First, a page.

Elephants are captivating creatures, and, over the years, we, at the Tsavo Trust, have made it our responsibility to inform you of all the many interesting facts and characteristics associated with them. They are wondrous creatures with such a huge variety of physical oddness that there is so much that is intriguing about them.
They’re pretty weird looking too. Describing these massive beings to an alien that had never visited this planet would present an fascinating challenge. Consider describing a massive, elongated nose that can uproot young trees, store up to five litres of water, and emit trumpeting sounds as loud as 110 decibels. Imagine enormous scythe-shaped teeth jutting from their mouths, formidable weapons that can weigh over 100 kg each.
These majestic animals, with their epic proportions, also possess a level of intelligence, capable of impressive feats of memory and communication. The list of fascinating elephant features could go on endlessly.
However, this article aims to delve into one of the most well-known attributes of African elephants:
their ears. We will be answering some of the questions surrounding these incredible ears, including what they do and why they do it.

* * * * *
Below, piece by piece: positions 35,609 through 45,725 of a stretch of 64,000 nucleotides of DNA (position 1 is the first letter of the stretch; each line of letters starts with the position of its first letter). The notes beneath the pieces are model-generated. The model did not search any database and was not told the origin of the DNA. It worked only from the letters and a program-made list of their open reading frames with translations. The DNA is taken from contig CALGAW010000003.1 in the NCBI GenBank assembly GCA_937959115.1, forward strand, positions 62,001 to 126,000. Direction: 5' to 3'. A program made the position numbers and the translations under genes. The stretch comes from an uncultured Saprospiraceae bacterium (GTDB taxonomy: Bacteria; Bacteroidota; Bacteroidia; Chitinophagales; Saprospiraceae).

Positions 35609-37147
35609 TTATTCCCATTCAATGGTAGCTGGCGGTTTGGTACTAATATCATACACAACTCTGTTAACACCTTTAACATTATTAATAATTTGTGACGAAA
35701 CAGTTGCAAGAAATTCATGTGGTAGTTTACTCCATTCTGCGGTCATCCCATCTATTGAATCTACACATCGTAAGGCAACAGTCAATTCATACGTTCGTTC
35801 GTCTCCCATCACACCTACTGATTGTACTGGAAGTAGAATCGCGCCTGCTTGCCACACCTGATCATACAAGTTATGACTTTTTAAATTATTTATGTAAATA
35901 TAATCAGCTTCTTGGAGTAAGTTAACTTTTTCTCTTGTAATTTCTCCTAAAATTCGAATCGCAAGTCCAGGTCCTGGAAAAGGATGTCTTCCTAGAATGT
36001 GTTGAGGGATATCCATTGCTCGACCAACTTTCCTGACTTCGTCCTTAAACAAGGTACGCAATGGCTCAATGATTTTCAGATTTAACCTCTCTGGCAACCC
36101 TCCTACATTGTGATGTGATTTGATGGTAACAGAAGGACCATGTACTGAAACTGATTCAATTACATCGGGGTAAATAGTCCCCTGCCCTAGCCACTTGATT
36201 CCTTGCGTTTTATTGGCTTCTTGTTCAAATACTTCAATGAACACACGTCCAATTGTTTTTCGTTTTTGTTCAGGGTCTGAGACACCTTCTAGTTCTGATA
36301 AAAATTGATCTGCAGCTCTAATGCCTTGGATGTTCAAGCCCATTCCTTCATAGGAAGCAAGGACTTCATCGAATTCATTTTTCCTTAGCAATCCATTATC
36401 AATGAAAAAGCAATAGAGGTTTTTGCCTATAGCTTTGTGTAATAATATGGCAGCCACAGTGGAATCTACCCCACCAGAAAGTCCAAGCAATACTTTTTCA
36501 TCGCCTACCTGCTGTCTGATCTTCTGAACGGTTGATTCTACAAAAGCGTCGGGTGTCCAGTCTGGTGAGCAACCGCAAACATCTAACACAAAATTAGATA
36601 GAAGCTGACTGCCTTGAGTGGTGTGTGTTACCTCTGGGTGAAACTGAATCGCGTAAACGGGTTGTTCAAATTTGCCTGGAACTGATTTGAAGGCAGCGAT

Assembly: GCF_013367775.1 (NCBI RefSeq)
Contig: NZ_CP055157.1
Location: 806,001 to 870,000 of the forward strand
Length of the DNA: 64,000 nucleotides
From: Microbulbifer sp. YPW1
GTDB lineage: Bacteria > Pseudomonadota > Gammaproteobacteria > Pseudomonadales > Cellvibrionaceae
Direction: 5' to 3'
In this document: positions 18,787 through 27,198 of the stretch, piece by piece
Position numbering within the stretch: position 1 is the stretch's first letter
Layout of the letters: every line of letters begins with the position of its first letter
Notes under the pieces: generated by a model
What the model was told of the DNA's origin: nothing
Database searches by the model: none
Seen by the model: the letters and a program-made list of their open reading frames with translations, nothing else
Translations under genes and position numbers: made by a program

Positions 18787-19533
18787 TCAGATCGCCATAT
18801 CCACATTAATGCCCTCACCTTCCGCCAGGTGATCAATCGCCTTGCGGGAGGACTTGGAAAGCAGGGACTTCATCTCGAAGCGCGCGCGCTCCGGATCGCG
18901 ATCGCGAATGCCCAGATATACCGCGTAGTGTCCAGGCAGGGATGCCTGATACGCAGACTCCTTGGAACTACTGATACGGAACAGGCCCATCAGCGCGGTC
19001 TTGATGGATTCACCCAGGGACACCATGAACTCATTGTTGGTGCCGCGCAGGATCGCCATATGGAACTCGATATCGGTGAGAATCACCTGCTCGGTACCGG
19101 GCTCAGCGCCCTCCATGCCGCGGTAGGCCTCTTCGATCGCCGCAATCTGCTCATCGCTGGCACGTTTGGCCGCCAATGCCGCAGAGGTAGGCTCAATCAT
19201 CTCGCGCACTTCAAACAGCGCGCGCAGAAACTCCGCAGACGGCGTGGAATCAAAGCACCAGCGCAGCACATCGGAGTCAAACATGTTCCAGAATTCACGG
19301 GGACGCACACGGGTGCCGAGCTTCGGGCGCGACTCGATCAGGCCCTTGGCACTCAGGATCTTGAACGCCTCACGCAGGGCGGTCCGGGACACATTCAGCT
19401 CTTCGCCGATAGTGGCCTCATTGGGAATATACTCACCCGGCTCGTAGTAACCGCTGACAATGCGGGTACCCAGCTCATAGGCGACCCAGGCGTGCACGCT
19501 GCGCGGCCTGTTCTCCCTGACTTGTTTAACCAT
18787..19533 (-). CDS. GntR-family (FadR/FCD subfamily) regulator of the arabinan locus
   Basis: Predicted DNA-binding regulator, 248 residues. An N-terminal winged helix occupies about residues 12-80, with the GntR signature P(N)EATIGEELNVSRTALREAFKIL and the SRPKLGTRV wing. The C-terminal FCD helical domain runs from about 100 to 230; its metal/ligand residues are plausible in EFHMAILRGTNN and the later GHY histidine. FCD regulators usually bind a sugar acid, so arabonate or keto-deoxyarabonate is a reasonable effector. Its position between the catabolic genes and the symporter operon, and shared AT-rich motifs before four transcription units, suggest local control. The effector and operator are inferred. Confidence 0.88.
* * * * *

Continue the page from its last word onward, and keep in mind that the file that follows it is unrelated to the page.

Cooling the giants: why are elephant ears so big?
In the arid landscapes that elephants frequently inhabit, managing body temperature is not just a
comfort; it is a matter of survival. Unlike humans, elephants possess a sparse distribution of sweat
glands, with only a limited number clustered around their toenails. This physiological difference
means that elephants can’t rely on evaporative cooling through sweating, a mechanism that humans
use to dissipate heat. This is when an elephant’s remarkable ears come into play.
The ears of African elephants are marvels of adaptation, honed by evolution to master the art of
thermoregulation. These ears, which can reach astonishing dimensions of up to 6 feet in length and
5 feet in width, serve as their primary temperature control apparatus. Within their ear tissues, a
complex network of blood vessels and capillaries runs close to the skin’s surface. This intricate
system allows for rapid heat exchange with the surrounding environment.
As blood courses through the blood vessels within the ears, heat is efficiently conducted to the skin’s
surface. As air flows across the expansive surface area of the ears, heat dissipates, facilitating a
cooling effect. This mechanism is akin to the radiator of an automobile expelling excess heat to
prevent the engine from overheating.
To enhance the cooling effect, elephants employ various tactics. One of these strategies involves
rhythmic ear flapping. As elephants flap their ears, they generate micro winds that further aids in the
dissipation of body heat. This active movement can lower an elephant’s body temperature by a
remarkable 9 degrees Celsius, providing a life-saving reprieve from the relentless heat.
Additionally, elephants can position themselves strategically to optimize their cooling. Standing
facing the wind with their ears spread out, they harness the natural air currents to sweep away heat